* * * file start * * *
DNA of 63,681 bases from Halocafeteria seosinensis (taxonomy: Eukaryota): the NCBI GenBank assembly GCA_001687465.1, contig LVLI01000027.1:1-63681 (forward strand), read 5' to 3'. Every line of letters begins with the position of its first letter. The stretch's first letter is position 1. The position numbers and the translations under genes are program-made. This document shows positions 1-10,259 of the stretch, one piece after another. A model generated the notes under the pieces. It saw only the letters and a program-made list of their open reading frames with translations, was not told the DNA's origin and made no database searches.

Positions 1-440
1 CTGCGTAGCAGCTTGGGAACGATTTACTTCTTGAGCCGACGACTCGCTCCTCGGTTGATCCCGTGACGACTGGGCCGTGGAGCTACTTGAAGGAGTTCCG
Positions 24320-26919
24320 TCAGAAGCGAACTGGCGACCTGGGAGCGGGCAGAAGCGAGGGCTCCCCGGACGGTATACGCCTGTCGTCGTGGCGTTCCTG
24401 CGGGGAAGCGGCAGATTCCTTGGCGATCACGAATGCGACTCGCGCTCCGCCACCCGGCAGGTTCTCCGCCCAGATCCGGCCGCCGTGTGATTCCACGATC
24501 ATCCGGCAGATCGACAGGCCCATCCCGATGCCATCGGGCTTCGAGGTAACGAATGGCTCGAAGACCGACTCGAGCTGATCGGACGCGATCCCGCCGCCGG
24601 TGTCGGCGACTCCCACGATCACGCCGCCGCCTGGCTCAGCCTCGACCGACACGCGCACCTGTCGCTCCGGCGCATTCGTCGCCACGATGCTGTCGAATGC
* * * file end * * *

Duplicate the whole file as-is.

DNA of 63,681 bases from Halocafeteria seosinensis (taxonomy: Eukaryota): the NCBI GenBank assembly GCA_001687465.1, contig LVLI01000027.1:1-63681 (forward strand), read 5' to 3'. Every line of letters begins with the position of its first letter. The stretch's first letter is position 1. The position numbers and the translations under genes are program-made. This document shows positions 1-10,259 of the stretch, one piece after another. A model generated the notes under the pieces. It saw only the letters and a program-made list of their open reading frames with translations, was not told the DNA's origin and made no database searches.

Positions 1-440
1 CTGCGTAGCAGCTTGGGAACGATTTACTTCTTGAGCCGACGACTCGCTCCTCGGTTGATCCCGTGACGACTGGGCCGTGGAGCTACTTGAAGGAGTTCCG
Positions 24320-26919
24320 TCAGAAGCGAACTGGCGACCTGGGAGCGGGCAGAAGCGAGGGCTCCCCGGACGGTATACGCCTGTCGTCGTGGCGTTCCTG
24401 CGGGGAAGCGGCAGATTCCTTGGCGATCACGAATGCGACTCGCGCTCCGCCACCCGGCAGGTTCTCCGCCCAGATCCGGCCGCCGTGTGATTCCACGATC
24501 ATCCGGCAGATCGACAGGCCCATCCCGATGCCATCGGGCTTCGAGGTAACGAATGGCTCGAAGACCGACTCGAGCTGATCGGACGCGATCCCGCCGCCGG
24601 TGTCGGCGACTCCCACGATCACGCCGCCGCCTGGCTCAGCCTCGACCGACACGCGCACCTGTCGCTCCGGCGCATTCGTCGCCACGATGCTGTCGAATGC